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2011/11/18 Meikel Brandmeyer <m...@kotka.de>
Hello Meikel,

this indeed clarifies things. It is what I had in mind after reading the whole thing, after all. I was just wondering if we need all this (still thinking about it, I'm more and more leaning towards the proposal, but not totally there yet). There is possibility to maintain consistency by just using an atom for holding the session state. Derefing the atom gives a consistent snapshot of the session state for starting a new request on the same repl session. Once the request's work is done, the atom's state is compareAndSet. If another request has finished before this one, compareAndSet fails, and the state is dropped (optimistic locking).

This is more or less the way HttpSessions are handled in servlet containers, and probably why I am thinking in terms of this way of doing things. (But using atoms would maintain better consistency of the overall state, of course).

The question is: would the "forking" you describe be made transparent to the user, or would it be an explicit action from the user ? Currently in CCW, this is transparent. If it remains so, then I don't know what final "state" to present the user with when all sessions have finished: the initial state, the final state ?


Meikel Brandmeyer

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Nov 18, 2011, 5:48:48 AM11/18/11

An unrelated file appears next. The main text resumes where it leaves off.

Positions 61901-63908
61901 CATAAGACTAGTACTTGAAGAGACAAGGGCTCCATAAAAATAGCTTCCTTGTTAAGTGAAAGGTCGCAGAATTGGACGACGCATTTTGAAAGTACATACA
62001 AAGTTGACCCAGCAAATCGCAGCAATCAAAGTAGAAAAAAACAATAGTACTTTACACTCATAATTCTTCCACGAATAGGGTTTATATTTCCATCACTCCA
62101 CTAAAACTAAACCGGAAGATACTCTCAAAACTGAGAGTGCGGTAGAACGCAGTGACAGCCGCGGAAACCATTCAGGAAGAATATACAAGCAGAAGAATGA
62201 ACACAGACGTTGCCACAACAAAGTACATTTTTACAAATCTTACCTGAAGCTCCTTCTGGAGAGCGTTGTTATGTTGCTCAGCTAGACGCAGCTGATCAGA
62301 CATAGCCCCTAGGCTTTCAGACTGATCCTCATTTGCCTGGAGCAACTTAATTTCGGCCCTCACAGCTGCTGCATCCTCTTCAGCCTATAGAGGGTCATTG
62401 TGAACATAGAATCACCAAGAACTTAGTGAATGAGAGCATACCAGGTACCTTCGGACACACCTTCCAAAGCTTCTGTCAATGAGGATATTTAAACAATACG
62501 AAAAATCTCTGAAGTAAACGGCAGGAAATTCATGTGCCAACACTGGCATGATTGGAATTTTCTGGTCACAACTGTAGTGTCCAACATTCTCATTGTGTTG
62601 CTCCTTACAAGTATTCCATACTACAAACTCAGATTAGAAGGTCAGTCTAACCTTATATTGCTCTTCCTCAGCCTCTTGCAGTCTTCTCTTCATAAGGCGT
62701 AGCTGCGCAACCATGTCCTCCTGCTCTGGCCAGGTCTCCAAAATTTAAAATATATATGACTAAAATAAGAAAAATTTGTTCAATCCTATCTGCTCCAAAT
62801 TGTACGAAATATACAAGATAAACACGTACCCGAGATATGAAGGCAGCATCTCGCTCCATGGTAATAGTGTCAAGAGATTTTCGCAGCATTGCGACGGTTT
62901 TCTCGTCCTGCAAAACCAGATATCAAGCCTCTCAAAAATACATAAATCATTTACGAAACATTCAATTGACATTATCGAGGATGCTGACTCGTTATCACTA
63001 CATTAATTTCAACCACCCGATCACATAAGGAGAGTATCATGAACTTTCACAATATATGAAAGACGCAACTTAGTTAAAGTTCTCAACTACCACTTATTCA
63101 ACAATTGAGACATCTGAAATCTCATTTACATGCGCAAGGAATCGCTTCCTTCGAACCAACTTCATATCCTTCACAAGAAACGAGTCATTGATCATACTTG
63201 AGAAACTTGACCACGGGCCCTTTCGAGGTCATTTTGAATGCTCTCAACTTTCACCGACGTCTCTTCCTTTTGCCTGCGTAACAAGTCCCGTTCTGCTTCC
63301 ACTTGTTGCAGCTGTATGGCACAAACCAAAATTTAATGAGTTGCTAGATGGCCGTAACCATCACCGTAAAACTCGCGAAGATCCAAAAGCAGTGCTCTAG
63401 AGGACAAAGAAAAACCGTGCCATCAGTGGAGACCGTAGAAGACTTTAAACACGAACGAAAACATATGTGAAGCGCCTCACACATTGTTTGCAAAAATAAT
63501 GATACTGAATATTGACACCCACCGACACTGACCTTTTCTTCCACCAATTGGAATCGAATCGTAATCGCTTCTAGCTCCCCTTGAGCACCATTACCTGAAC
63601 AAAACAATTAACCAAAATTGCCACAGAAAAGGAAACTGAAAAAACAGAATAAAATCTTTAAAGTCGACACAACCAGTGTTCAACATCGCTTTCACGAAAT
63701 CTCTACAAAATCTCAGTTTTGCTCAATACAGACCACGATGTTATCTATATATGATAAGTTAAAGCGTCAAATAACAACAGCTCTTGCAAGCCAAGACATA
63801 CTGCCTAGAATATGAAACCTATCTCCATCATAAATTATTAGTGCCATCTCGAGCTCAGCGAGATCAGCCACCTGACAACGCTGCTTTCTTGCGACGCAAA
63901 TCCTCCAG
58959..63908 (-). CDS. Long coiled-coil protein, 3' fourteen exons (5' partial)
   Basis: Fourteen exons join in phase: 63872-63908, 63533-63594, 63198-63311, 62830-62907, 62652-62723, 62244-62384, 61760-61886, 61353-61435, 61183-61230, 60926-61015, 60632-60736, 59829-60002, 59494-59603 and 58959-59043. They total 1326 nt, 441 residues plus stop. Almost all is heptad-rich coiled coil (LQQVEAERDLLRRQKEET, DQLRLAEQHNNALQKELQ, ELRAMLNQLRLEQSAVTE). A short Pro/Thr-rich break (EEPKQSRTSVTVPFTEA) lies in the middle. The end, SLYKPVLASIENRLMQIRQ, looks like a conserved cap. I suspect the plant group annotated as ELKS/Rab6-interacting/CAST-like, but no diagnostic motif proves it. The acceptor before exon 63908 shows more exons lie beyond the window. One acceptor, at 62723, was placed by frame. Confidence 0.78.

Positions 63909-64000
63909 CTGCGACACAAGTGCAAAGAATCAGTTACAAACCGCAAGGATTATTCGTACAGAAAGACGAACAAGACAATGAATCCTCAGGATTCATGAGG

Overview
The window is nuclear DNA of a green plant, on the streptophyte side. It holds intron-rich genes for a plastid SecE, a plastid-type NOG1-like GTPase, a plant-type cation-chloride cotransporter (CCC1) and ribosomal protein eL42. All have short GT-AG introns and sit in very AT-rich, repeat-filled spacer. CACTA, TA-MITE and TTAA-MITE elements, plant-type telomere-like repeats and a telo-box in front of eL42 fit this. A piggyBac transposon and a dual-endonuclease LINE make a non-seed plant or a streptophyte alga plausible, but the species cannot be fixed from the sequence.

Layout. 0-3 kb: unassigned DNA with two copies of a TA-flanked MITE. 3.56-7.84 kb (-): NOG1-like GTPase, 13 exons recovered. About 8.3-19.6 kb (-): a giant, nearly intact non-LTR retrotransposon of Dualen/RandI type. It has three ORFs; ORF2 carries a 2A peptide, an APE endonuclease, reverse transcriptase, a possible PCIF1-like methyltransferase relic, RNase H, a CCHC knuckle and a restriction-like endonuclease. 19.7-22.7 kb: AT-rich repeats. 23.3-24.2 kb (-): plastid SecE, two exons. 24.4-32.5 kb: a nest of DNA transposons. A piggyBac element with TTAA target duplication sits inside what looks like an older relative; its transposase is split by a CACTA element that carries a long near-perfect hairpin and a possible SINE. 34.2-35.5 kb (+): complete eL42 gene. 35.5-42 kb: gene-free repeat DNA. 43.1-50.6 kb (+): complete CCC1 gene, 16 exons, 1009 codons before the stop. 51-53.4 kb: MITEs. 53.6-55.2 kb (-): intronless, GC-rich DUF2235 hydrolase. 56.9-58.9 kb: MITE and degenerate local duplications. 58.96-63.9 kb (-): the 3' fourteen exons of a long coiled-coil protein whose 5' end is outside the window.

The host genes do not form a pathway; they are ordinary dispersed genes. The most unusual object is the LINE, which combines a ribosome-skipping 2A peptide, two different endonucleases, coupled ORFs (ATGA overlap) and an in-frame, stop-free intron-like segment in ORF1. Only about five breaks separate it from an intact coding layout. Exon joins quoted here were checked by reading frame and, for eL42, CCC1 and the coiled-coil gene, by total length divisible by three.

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Salut Laurent,


Am Freitag, 18. November 2011 10:54:40 UTC+1 schrieb lpetit:

    this indeed clarifies things. It is what I had in mind after reading the whole thing, after all. I was just wondering if we need all this (still thinking about it, I'm more and more leaning towards the proposal, but not totally there yet).

Eh, yes. I need this. When working on Clojure code I do hot code evaluation in parallel to (sometimes more than one) repl sessions without interfering with their *1, etc. I want each repl session to be independent, eg. “being” in different namespaces. So, the ability of running several repl session including one-shots for hot code eval or doc retrieval etc. is required.

Also, the repl sessions have to be non-transient, that means they last longer than an eventual client connection, because I have to terminate the connection between commands. (This of course doesn't matter for one-shot sessions.)

I really have some strong requirements about what a repl server has to be able to do in order to integrate with VimClojure due to some serious limitations of plain Vim. So I'll state again, what I already said for the original nRepl: I need all the features I describe to connect VimClojure with an nRepl server. However, I will not force anything of this onto nRepl. If the requirements are too strong to result in a general usable solution, I will roll my own for VimClojure for the greater good of the other nRepl consumers.

Nevertheless, I'll hope we get a solution addressing everybody's needs, including VimClojure's.